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Security researchers at the Ruhr University Bochum have identified a vulnerability in the SSH protocol (specifically, in widely-used OpenSSH protocol extensions, exposed by weakness in the underlying SSH protocol design), exploitable by an active attacker to break the integrity of an encrypted SSH connection in specific ways. They have named this the 'Terrapin' attack, and it has been assigned CVE-2023-48795.
PuTTY 0.80 will fully mitigate the protocol vulnerability when connecting to a server which also has mitigations (such as OpenSSH 9.6), or else will warn before proceeding with a connection where the attack would be possible; either way, an attack can no longer be performed without there being an opportunity to avoid the risk.
Even in the absence of mitigations, the vulnerability can only be exploited when certain cryptographic algorithms are in use. With PuTTY's default cipher configuration and the most common server configurations, connections would not be vulnerable in any case. (So it's quite possible that users will not notice any difference with PuTTY 0.80, even if connecting to a server with no mitigations for this vulnerability.)
However, the Terrapin attack is possible if PuTTY's cipher configuration has been changed from the default in a specific way, and/or the remote server doesn't offer to use certain algorithms that aren't vulnerable (either because it doesn't implement them, or has been configured not to use them).
In more detail, the affected algorithms that PuTTY supports are:
To mitigate the vulnerability, the OpenSSH project has defined a SSH extension called 'strict KEX' (documented in their PROTOCOL document), which PuTTY 0.80 implements.
When PuTTY ≥0.80 connects to an upgraded server that implements
strict KEX, the vulnerability is avoided, regardless of the algorithms
in use. (This will require both PuTTY and the server to have been
upgraded after this vulnerability was made public.)
(If strict KEX is in use, the message "Enabling strict key exchange semantics" will be in PuTTY's Event Log.)
Otherwise, when PuTTY ≥0.80 connects to a server without the strict-KEX mitigation, and one of the vulnerable algorithms mentioned above would be used for the connection, the PuTTY tools will issue a warning similar to the following:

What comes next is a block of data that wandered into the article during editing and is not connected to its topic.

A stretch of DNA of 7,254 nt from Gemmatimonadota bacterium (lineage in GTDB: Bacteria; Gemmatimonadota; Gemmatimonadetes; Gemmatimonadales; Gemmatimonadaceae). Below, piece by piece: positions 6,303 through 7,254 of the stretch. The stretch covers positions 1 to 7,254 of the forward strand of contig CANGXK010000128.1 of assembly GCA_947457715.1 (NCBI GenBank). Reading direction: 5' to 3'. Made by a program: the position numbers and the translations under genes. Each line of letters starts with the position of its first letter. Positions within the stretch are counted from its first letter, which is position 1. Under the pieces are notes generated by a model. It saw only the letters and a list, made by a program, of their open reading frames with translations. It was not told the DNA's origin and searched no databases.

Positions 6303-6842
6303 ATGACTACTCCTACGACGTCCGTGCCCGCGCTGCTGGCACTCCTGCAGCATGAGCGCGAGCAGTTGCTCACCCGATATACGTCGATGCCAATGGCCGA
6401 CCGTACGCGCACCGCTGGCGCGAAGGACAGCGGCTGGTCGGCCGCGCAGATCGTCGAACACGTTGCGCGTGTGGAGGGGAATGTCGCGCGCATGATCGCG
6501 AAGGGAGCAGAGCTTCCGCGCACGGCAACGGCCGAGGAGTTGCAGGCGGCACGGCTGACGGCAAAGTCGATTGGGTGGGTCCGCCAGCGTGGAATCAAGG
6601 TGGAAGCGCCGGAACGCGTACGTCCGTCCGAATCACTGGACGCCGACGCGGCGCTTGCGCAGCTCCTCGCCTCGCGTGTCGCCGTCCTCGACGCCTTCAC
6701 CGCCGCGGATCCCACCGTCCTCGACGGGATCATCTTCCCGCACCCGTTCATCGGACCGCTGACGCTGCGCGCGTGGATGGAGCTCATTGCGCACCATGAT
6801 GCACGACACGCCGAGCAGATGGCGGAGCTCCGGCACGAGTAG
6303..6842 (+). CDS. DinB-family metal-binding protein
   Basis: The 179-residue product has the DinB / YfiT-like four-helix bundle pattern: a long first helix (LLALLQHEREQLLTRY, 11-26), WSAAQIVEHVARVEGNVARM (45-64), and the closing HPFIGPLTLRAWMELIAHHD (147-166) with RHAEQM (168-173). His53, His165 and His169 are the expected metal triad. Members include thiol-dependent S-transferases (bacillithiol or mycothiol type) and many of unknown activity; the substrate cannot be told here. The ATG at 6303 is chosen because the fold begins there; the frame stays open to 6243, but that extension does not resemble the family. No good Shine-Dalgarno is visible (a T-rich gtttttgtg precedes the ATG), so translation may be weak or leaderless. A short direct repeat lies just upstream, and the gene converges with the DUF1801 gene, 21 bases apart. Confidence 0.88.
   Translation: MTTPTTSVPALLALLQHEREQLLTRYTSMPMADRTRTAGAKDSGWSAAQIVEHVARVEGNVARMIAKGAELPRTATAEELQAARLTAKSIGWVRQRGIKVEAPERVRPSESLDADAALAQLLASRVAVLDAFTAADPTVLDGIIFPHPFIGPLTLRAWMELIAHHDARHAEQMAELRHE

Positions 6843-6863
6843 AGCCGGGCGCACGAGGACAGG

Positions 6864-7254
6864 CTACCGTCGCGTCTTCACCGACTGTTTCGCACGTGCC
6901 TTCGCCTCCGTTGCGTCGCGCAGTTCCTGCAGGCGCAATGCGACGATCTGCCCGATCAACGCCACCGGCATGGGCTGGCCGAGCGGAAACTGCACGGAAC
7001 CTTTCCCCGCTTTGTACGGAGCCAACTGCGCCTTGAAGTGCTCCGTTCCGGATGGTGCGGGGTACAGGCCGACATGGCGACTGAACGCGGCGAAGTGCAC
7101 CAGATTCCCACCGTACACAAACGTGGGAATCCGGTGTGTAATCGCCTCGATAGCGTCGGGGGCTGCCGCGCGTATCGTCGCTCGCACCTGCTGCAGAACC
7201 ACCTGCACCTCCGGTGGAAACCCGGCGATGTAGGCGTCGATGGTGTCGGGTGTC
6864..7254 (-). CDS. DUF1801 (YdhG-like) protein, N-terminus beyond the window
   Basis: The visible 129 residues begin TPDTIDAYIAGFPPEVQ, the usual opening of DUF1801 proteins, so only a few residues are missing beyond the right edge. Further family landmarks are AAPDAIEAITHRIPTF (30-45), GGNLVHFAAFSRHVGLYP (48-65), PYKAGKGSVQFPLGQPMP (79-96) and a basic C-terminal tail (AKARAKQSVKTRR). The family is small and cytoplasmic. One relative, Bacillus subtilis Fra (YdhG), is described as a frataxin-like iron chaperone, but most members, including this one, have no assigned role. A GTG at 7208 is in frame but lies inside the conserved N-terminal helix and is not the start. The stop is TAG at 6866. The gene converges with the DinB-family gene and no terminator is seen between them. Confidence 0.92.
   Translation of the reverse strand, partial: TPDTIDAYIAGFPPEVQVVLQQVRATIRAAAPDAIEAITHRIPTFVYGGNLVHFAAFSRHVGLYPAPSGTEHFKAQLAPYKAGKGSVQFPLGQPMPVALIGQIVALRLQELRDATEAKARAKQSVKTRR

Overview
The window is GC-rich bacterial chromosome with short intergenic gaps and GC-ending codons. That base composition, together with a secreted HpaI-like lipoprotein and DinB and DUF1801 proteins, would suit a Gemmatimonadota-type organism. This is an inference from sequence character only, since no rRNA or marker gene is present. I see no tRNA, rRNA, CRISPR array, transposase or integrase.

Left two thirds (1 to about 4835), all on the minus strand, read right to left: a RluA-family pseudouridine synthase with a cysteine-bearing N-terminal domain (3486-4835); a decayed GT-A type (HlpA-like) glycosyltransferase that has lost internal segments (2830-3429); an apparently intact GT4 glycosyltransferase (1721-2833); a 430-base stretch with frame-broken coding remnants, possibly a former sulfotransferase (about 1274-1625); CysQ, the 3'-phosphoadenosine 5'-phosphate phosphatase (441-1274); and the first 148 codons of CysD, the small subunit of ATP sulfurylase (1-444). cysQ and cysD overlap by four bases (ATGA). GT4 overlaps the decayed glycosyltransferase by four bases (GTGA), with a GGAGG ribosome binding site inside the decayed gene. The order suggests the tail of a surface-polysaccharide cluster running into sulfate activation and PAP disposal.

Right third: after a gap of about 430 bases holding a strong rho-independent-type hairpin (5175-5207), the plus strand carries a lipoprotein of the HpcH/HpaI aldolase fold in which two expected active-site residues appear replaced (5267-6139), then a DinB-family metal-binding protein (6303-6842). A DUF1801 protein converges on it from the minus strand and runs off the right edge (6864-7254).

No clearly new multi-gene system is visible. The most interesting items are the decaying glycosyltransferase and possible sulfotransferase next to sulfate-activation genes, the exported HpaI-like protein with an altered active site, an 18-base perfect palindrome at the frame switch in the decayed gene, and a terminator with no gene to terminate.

The client-to-server cipher selected for this session is ChaCha20-Poly1305, which, with this server, is vulnerable to the 'Terrapin' attack CVE-2023-48795, potentially allowing an attacker to modify the encrypted session.
Upgrading, patching, or reconfiguring this SSH server is the best way to avoid this vulnerability, if possible.
To accept the risk and continue, press "Yes". To abandon the connection, press "No".
"No" is the safest choice here.
(The name of the cipher, and the direction, could be different.)
If the server's offered algorithms are such that a simple change to PuTTY's cipher configuration can avoid the vulnerability, the warning will additionally advise what exactly needs changing. (The SSH protocol design is such that the cipher configuration must be changed before starting the connection.)
(We have not provided a way to suppress this warning, on the assumption that it will be rare at worst to encounter a server with which it's unavoidable, and in any case, such a server should soon be upgraded or reconfigured now that the Terrapin attack is public knowledge. However, if you find that there's some SSH server that it's not practical to upgrade or reconfigure for some reason, and reconfiguring PuTTY doesn't help, please let us know. If you believe your need to connect to such a server outweighs the risk of attack, you can always use an older version of PuTTY to connect to that specific server in the short term; but also, let us know.)
If the Terrapin attack is used to compromise the integrity of an SSH connection, the attacker can only modify the traffic on the supposedly-secure channel in a limited way ('prefix-truncation attack'). The researchers' paper describes some specific kinds of mischief that can be perpetrated as a result, but others may be discovered. We do not recommend proceeding past a warning of a Terrapin-vulnerable SSH connection, even if none of the descriptions below worry you.
That said, here is how the main application-level attacks, all based on the suppression of extensions reported via the ext-info mechanism, affect PuTTY specifically:
(The attacks against the AsyncSSH client described in the paper are not relevant to the PuTTY tools.)
This protocol vulnerability was pre-disclosed to us by Fabian Bäumer, Marcus Brinkmann, and Jörg Schwenk, on 17 November 2023. For full details of their report, see their dedicated website about the Terrapin attack.